Happening upon another recommendation of my uncles, we strolled into Bombay Peggy’s Pub. After demolishing a few pints I was getting hungry. We then found out they didn’t serve real food… only appies. So away we went to a familiar place, the Drunken Goat. Toast to the goat! Beers and dinner served, we wondered back to Gerties to try and win back some of the money we lost 3 nights prior. Oh, how foolish we are. I proceeded to donate another $250 to the roulette table, $50 to the blackjack table, and $60 to a dirty thief at the poker table. Blast! So we closed our empty wallets, crushed a few more beers, enjoyed some cabaret and called it a night.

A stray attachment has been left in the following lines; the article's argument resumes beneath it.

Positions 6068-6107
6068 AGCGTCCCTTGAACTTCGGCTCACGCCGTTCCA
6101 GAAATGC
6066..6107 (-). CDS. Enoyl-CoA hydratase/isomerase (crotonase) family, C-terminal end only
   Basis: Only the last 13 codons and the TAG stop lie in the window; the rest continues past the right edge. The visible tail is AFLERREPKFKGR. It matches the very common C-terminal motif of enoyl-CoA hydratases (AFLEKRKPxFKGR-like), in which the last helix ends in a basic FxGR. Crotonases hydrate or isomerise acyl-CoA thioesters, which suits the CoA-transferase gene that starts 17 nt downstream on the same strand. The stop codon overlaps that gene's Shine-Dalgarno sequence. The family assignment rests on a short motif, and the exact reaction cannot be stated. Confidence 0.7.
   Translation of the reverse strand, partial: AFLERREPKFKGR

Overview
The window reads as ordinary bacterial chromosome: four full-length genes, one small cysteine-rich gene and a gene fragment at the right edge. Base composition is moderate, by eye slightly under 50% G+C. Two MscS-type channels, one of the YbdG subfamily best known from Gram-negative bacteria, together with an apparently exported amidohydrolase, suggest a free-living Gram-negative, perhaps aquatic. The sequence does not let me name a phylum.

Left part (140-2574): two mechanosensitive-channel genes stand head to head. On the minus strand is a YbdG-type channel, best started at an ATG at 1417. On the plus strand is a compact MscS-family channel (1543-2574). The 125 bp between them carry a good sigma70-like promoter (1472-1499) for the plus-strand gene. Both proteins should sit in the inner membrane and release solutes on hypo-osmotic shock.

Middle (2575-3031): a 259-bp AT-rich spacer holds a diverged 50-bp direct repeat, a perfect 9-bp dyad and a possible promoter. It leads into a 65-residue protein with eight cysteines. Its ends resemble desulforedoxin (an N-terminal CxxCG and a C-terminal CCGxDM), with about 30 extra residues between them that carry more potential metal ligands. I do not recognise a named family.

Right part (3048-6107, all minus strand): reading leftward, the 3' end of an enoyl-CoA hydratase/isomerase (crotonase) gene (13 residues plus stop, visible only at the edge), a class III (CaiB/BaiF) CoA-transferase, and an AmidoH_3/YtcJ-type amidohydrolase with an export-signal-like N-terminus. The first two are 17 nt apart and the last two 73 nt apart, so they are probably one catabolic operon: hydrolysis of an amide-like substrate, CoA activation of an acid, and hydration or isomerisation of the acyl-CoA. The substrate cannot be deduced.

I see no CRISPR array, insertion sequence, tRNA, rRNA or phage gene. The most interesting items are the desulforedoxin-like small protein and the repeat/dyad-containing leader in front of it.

Day 7: These days were getting longer and longer. Being 6’7” and coupe-d up (ba dum pshh) in Ryan’s little car is wearing on the both of us. Thank goodness it was yet another relatively short day of driving. However, this trip wouldn’t be complete without a flat. I mean, we were prepared for one… we damn well better get one. We were then successful (if you think about it in a backwards sort of way). Limping the car to the nearest gas station, we filled up the right rear tire enough to get to the local tire shop. Their schedule didn’t quite jive with ours, so instead of being lazy, we busted out the jack and the patch’n’plug kit and got at it. Now, neither of us has ever plugged a tire. That’s what we have Kal-Tire for. So the whole thing was a learning process. Ryan’s understandable hesitation to enlarge a hole in a $450 tire had us trying to smash a plug into the sliver of a puncture with the plug tool and a 4×6 piece of lumber. A local saw us, probably struggling to contain his laughter, and gave us some a few tips and tricks. Within 20 minutes, the tire was plugged, aired up, bolted up and we were back on the road! The fiasco cut into our day by about 2 hours all said and done, kiboshing our plans to race out to Skagway that afternoon for a beer. So, once again, traversing roads already travelled, we beelined it to Whitehorse as we had made plans to meet up with Bailey (aka Miss Ontario). I’m still unsure how we convinced her to hang out with us retards another night, but a familiar face along the journey (that wasn’t Ryan’s) was certainly welcomed! Hunkering down at the Ramada, Ryan ran across the street to see if Fountain Tire had some reasonably priced all seasons to replace our weathered winters, but no such luck. Why would they have low-profile tires in a pickup truck city? Oh well, the tires appeared to have enough tread to take us home.